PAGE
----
It was August 2009 when we discovered the character of Ermengol Amill, one of the completely forgotten Catalan national heroes. Therefore we felt like we had the moral obligation to create a biopic in order to internationalize the Catalan conflict. A film is the fastest, the most convincing as well as the most efficient way to help overseas citizens understanding the origin of our main national conflict and, much more, to make them come to understand why now Catalans have started their march to independence. We have just managed to write a novel. It has became a bestseller in Catalonia, being in the TOP 10 most sold books since its first publication in September 2012, as well reaching five editions in just five months—so we will persist in the film.
Films like Braveheart in Scotland, Michael Collins in Ireland, or The Patriot in the United States, have helped their nations to stand up for themselves and let the whole world understand their wishes for freedom. From the entertainment and mass culture point of view, as well as a historical and documental review, we thought that this sort of production could turn out as a great cultural and commercial product that would catch the attention all around the world.
Free or dead not only explains what the War for Spanish Succession really meant for Catalans and it lets us understand the magnitude of this war, considered by historians as the first world war. The War of Succession was a conflict incited by the English Crown who provoked Catalans into rising up against King Phillip V of the Bourbon, as well as quashed them down when Lord Bolingbroke announced in the middle of the board of negotiation of the Treaty of Utrecht in 1713 that defending the rights of the Catalan people was no longer in the interest of England. This treaty radically changed the geopolitics of Europe and America by utilizing the Catalan nation.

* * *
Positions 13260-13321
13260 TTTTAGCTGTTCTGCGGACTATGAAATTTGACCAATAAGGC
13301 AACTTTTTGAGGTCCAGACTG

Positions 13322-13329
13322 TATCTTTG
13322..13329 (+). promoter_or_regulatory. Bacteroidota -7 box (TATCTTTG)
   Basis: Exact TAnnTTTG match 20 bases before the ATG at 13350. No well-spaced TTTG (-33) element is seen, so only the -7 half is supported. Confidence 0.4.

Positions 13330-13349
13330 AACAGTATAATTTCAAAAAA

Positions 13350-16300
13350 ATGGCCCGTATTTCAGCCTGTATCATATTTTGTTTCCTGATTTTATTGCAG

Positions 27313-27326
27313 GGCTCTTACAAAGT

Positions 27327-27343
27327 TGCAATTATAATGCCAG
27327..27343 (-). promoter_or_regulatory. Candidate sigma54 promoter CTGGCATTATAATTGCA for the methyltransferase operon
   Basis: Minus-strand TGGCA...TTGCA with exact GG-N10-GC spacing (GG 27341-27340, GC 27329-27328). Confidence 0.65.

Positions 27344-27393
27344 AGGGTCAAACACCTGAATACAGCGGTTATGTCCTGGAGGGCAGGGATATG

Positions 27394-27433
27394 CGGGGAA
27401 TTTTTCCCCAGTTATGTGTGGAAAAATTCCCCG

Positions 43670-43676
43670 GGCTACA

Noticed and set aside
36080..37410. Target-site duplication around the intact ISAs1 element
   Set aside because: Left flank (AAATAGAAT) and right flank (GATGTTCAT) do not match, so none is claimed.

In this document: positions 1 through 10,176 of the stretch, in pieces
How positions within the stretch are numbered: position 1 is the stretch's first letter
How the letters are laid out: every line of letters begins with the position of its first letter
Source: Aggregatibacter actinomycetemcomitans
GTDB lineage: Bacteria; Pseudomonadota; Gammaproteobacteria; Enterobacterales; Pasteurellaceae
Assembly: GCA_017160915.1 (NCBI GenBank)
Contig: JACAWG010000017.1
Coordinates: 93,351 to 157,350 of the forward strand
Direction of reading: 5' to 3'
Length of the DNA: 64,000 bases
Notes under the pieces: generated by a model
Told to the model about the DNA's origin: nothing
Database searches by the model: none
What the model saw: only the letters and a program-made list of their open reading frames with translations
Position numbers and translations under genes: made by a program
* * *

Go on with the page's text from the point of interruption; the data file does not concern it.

The English betrayal that lead to Catalonia's ultimate defeat in 1714 generated a political strifle between the conservatives (Tories) and the liberals (Whigs) in the British Parliament, known as the Case of the Catalans, which left behind feelings of guilt in part of English society, as the pamphlets of the period show, like The Deplorable History of the Catalans, or as the words that a few centuries later were pronounced by former first minister Winston Churchill: “With kind diplomatic words they were delivered (The Catalans) in revenge to the winner side Spain.”
Therefore the relation between England and Catalonia needed and explanation in order to understand that when there are no friends but just interests, freedom is the price. Soon it will be three centuries since the Catalan nation has been paying that price up to the highest. A lesson that we wanted to point out in our novel Free or dead, a title that evokes one of the slogans written down on the black flags displayed above the walls of Barcelona in 1714.
Let’s hope one day we can see the defense of freedom that Free or dead represents in the big screen, and translated into as many languages as possible. Nothing would make us happier than this.